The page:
Anyone with a 3D printer will no doubt be familiar with Thingiverse, an online database of files that can be searched, downloaded and 3D printed; a universe of things. I’ve been using it for 7 years, and you can find many of my projects from this blog available there.
While the platform isn’t without its issues, particularly over the last year or so, it is still the largest 3D printing file database with over 1.9 million files at this time of writing – you couldn’t print that much stuff in a lifetime!
Because of the scale, many researchers have used Thingiverse as a way of understanding how people engage with 3D printing and file sharing, and beginning in 2018, I wanted to understand the characteristics of the most popular files on Thingiverse. My research paper has just been published called “500 days of Thingiverse: a longitudinal study of 30 popular things for 3D printing” and as the name suggests, involved tracking 30 things over a 500 day period.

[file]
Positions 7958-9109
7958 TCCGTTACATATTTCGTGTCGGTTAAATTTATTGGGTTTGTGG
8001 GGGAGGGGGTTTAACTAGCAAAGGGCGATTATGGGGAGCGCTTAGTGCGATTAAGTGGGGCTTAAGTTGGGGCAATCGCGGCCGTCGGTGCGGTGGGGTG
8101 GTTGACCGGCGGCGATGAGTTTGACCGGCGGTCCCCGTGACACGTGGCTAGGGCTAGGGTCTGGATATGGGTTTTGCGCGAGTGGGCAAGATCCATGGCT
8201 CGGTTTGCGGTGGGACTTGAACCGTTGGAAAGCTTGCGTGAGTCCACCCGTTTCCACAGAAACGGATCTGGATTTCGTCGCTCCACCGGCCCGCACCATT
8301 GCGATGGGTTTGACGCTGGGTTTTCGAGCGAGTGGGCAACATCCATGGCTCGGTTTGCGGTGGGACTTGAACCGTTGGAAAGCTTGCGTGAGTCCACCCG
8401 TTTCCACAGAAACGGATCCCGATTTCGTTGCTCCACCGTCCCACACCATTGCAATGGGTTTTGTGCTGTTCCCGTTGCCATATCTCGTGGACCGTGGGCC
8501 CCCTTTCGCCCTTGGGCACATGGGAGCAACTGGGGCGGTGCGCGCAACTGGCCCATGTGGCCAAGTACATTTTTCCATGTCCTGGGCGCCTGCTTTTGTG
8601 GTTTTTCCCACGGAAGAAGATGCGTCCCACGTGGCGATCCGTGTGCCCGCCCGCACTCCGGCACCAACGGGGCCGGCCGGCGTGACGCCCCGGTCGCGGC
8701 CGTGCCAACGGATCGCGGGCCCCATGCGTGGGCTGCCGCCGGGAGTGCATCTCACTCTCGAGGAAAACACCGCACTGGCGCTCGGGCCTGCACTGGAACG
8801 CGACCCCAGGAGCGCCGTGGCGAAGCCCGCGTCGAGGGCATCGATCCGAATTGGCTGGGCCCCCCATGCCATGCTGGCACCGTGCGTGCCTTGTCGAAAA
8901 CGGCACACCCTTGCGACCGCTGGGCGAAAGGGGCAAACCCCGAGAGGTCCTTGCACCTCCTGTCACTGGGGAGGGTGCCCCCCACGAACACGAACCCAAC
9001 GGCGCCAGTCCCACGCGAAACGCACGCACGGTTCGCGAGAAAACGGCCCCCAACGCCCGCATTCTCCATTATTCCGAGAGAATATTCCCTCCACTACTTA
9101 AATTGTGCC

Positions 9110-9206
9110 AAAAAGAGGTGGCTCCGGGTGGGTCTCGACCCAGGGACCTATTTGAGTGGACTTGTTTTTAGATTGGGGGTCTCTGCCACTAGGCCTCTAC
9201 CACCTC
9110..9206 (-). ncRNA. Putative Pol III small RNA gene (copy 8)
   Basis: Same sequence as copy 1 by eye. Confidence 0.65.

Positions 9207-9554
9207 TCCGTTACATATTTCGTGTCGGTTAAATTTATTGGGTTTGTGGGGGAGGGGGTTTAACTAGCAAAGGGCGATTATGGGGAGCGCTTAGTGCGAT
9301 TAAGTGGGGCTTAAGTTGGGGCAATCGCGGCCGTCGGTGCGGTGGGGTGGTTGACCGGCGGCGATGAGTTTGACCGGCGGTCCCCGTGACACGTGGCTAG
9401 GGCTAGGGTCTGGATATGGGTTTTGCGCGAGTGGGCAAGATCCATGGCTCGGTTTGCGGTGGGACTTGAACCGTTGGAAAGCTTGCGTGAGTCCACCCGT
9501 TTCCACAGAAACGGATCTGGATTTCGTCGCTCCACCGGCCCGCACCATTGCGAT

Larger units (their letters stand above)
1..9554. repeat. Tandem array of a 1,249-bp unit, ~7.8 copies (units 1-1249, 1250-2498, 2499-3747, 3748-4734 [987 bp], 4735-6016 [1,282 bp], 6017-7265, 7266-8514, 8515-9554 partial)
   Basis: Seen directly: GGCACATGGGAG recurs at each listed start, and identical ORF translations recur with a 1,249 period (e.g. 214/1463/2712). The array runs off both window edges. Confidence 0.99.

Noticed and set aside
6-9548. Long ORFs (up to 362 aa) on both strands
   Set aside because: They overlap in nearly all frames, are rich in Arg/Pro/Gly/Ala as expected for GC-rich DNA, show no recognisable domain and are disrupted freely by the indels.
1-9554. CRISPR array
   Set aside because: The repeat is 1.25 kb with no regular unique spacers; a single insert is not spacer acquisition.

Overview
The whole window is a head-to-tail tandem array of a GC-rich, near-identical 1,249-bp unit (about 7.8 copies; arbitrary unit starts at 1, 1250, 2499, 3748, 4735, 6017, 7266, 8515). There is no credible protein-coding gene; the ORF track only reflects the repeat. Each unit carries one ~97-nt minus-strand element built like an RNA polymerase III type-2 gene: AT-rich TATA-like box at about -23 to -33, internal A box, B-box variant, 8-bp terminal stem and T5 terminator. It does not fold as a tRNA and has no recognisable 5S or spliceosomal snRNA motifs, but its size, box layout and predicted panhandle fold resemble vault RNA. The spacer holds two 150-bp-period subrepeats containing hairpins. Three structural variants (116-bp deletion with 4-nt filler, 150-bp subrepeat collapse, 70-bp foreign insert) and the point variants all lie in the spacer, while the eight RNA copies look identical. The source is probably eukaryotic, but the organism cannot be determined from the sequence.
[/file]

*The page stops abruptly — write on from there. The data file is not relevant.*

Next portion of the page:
The image at the top is one of the graphs from the paper that compares the downloads per day for these 30 things over time. At the start of the study, a new design called the Xbox One controller mini wheel had just been released and was all over social media, attracting a lot of attention and downloads. This equated to 698 downloads per day. However, this momentum didn’t last. In comparison, well established designs like #3DBenchy continued to increase in downloads per day, and during the period of this study, #3DBenchy became the first thing on Thingiverse to be downloaded over 1 million times! These numbers are beginning to approach figures on more mainstream social media and image/video sites, showing just how popular 3D printing has become. And keep in mind, this is just one of many file sharing websites for 3D printing, a topic that was part of a previous research paper I wrote with friend, colleague and fellow maker, Paul Bardini.
If you’re interested in all the details, I have shared a preprint version of the paper which can be freely accessed. Additionally, all of the raw data can be freely accessed if you’re interested in diving into the nitty gritty details, or even continuing to add to what I started. I hope this provides some insights into the scale of making and 3D printing, and some of the trends that drive the most popular files on Thingiverse.
– Posted by James Novak